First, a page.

In aggregate, there was no linear correlation between baseline electrical impedance (Ω) and ROTEM EXTEM MCF (mm) (Pearson correlation, 0.09; Supplemental Digital Content, Supplementary Table 1, http://links.lww.com/TA/B637). However, there were moderate correlations between platelet aggregation measures and ROTEM EXTEM MCF (mm) (Pearson correlations, 0.45, adenosine diphosphate–stimulated AUC; 0.36, thrombin-stimulated AUC; 0.30, collagen-stimulated AUC; and 0.45, arachidonic acid–stimulated AUC, all p < 0.05; Supplemental Digital Content, Supplementary Table 1, http://links.lww.com/TA/B637). When stratified by injury burden and shock severity, the strongest correlations for each of the platelet aggregation measures with ROTEM EXTEM MCF were in the severe injury and shock group (all p < 0.05; Supplemental Digital Content, Supplementary Table 1, http://links.lww.com/TA/B637). However, importantly, baseline electrical impedance (Ω) and ROTEM EXTEM MCF (mm) had no significant correlations even when stratified by injury burden and shock severity.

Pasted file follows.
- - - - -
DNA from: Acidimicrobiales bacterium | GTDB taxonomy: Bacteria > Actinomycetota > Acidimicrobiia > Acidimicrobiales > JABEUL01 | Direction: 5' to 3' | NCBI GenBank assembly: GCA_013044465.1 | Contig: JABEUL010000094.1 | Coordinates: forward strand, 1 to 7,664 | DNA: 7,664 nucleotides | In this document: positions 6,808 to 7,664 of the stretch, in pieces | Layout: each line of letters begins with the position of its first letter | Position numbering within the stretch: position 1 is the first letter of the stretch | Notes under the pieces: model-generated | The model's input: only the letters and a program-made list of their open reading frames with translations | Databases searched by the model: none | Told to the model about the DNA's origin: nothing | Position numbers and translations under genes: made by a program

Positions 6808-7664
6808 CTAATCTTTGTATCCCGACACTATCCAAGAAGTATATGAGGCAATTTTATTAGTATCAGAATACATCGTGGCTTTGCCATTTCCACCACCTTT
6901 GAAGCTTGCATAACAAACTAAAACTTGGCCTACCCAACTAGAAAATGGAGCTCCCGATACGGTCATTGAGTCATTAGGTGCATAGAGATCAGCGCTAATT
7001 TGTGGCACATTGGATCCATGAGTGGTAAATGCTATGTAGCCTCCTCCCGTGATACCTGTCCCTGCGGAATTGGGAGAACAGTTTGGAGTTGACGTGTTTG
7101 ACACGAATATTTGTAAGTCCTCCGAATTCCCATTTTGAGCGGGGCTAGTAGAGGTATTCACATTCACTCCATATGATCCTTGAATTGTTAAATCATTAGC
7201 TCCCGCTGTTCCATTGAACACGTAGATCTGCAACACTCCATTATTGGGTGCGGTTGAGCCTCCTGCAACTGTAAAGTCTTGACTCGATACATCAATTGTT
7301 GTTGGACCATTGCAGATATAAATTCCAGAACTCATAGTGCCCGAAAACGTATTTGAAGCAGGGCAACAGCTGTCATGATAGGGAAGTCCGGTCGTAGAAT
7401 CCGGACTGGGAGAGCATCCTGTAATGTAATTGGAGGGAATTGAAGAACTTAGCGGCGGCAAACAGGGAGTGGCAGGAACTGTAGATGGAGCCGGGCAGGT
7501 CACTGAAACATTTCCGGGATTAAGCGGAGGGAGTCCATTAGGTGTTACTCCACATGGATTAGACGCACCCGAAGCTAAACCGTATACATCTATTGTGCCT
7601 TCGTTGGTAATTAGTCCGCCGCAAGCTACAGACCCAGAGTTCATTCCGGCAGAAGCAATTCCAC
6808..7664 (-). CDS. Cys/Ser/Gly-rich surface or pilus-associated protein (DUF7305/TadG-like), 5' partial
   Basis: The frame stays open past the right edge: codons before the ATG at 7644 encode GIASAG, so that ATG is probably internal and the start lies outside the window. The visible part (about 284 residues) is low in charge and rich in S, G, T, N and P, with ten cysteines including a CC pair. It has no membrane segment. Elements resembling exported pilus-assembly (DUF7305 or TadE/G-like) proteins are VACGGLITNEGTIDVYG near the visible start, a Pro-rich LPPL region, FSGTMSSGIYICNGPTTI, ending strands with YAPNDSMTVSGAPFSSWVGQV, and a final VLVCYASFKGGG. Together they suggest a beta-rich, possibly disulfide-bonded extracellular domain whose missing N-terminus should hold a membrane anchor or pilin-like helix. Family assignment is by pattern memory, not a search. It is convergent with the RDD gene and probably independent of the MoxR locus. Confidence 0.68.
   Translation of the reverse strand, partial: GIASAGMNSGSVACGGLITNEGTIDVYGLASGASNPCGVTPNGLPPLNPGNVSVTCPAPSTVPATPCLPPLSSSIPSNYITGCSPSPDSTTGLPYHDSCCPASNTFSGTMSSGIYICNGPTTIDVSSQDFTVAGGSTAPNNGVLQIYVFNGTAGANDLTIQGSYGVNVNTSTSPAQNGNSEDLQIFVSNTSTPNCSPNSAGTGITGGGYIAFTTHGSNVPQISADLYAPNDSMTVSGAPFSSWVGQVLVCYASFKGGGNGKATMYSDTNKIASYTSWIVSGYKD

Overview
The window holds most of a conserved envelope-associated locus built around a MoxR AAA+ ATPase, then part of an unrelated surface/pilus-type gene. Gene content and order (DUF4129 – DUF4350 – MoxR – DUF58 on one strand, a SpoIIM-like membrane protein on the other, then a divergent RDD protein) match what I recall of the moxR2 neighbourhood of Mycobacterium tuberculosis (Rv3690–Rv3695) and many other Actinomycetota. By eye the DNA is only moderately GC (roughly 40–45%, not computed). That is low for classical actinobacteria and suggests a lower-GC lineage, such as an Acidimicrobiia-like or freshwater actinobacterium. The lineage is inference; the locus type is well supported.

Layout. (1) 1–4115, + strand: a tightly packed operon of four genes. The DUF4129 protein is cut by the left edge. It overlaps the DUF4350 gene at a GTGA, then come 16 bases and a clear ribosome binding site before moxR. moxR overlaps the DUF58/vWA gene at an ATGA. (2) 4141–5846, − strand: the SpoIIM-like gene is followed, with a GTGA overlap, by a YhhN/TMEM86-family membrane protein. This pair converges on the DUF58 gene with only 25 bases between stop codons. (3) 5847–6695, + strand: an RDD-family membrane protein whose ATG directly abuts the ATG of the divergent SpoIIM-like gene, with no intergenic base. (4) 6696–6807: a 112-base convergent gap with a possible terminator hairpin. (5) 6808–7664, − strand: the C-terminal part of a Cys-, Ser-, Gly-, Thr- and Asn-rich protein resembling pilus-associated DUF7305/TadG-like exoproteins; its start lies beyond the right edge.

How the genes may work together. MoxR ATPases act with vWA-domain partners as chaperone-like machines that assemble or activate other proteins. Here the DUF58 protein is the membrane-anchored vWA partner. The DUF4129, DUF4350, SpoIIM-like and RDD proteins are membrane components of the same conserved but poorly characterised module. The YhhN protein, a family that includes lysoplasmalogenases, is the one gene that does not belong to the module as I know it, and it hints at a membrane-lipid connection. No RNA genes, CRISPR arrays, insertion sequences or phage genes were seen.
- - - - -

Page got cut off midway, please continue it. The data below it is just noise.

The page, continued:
In this study, we aimed to improve phenotyping of postinjury platelet aggregation measured by multiple electrode PA via elucidating the effects of injury burden and shock severity on endogenous platelet activation, measured by baseline electrical impedance. We found that indeed, despite normal platelet counts, there were notable differences in endogenous platelet activation depending on the injury burden and severity of shock. As in previous ex vivo studies of platelet aggregation in injured patients,8,11,14,16 across all injury burden and shock groups, we found lower platelet aggregation in response to ex vivo stimulation with platelet agonists thrombin, collagen, and arachidonic acid in comparison with healthy controls. However, distinct from prior studies, we found that patients with minor injury burdens had higher baseline electrical impedance, which we believe to be characteristic of a functionalplatelet phenotype in which circulating platelets activate in response to injury. The significance of these findings is that, in patients with minor injury, interpreting the AUC alone as a measure of platelet aggregation overestimates the presence of platelet dysfunction. In contrast, the patients with severe injury burdens had lower levels of baseline electrical impedance. This, in combination with the presence of impaired platelet aggregation responses, corresponds to a truly dysfunctional phenotype: platelets that do not activate nor aggregate appropriately after injury. Furthermore, when controlling for injury burden and shock in multivariate linear regression, we identified that, for every 10 Ω increase in baseline electrical impedance, there was an independent 8% decrease in the units of blood transfused in the first 6 and 24 hours. This supports that there is clinical relevance to increased levels of endogenous platelet activation and that patients with a functionalplatelet phenotype in which circulating platelets both activate in response to injury and aggregate may have reduced bleeding after injury.